Communicate with caution in the digital space
In today’s digitally driven world, it has never been easier to shop, apply for loans, transfer money or even set up doctor appointments. We transmit all sorts of financial and personal information across the internet – and this information needs to be protected as it zigzags across cyberspace. Most of us use the web browsers on our phone or computer to interact with the internet. The easiest way to make sure the website you are using is secure is to look for the padlock icon next to the address bar. This icon may differ slightly depending on your browser, but if you see a closed lock with no red flags or warning, then the site is secure.
The padlock indicates that the website is using SSL/TLS, which just means that it is encrypted. If you don’t see the padlock, that means the website is not secure, and you’re putting your data at risk by visiting it.
Email is another major communication tool many of us use every day. For the most part, we send email in clear text (i.e. , information is sent as-is, rendering it readable without a keyword of some sort), store it on a server and then send it when the recipient is next available. Some security features are available for many web mail clients, but none are guaranteed to be secure because there is nothing forcing the recipient to abide by the request to send or receive the information securely. To make a long story short, it is definitely not a good idea to send sensitive data through your Gmail (or any other) email account.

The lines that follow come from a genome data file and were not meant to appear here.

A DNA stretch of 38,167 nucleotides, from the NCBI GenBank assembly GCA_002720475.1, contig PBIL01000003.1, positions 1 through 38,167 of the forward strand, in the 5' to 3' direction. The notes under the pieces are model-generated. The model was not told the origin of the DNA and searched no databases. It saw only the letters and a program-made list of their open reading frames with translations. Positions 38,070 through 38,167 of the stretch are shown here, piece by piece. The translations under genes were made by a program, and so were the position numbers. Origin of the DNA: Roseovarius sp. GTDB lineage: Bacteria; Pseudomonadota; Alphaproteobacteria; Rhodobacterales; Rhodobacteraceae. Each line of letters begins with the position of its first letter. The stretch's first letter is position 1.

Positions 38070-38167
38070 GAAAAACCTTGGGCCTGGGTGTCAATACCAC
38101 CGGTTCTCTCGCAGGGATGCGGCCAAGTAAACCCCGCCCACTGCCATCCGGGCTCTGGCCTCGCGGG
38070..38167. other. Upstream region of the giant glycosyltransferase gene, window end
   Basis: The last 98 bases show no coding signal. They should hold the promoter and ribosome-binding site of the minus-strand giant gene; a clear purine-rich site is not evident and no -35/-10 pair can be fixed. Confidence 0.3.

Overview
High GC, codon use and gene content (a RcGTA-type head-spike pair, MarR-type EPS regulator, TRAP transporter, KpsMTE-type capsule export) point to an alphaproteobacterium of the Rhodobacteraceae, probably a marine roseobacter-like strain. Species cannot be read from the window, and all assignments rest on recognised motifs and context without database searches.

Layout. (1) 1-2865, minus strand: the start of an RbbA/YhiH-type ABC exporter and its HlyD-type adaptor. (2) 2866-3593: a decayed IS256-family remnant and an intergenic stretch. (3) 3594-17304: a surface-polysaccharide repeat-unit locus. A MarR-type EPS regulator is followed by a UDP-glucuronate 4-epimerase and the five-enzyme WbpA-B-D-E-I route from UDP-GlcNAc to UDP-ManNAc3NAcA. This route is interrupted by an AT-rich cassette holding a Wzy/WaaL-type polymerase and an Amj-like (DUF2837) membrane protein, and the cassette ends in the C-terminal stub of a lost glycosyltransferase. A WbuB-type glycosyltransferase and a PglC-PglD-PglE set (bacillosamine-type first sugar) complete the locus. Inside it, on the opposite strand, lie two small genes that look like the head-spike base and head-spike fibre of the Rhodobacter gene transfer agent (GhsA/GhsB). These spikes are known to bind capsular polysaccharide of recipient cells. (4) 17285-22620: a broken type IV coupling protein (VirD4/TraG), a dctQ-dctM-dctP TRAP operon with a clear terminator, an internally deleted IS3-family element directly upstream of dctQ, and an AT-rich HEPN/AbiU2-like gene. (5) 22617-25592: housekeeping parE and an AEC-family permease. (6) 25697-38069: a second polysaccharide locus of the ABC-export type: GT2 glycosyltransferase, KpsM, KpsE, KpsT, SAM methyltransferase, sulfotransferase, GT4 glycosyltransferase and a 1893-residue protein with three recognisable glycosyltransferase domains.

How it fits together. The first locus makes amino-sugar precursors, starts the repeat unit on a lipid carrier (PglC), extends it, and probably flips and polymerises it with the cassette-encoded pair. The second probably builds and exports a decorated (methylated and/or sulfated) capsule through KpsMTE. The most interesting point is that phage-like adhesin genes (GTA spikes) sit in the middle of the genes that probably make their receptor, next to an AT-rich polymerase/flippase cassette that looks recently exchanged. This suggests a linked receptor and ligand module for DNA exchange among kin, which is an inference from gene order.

Text messaging and phone calls are usually protected by the communication network protocol and providers themselves. The prevalent cell network protocols- GSM (Global System for Mobile Communications) and COMA (Code-Division Multiple Access) -have been cracked in recent years, so you shouldn’t assume they’re secure.
The past couple of years have seen a surge in the use of third-party secure chat programs. Be wary of these apps because while many of them claim to be secure, some do not follow good practices. Do your research before using these apps for your sensitive communications.
How Can You Protect Yourself?
Check your web browser for a padlock icon next to the URL in the browser. Most modern browsers provide a padlock icon when there is a valid certificate and a website is using an encrypted protocol. Before you enter personal information – even a password to log in – look for the confirmation that encryption is in use. If you do not see the padlock on a site you’re visiting, or there are errors in the address bar where you would normally see the padlock, DO NOT enter any sensitive information into it.
DO NOT send or store sensitive information via email unless you know it is secure. If you need to send emails or files securely over the internet, you should use a secure encrypted file-sharing tool or an email service such as Sharefile or Zixmail.
Use an app, such as Signal for Android or Signal for iOS, for secure chat and phone calls.
A Public Service Announcement Courtesy of Cedar Valley Bank & Trust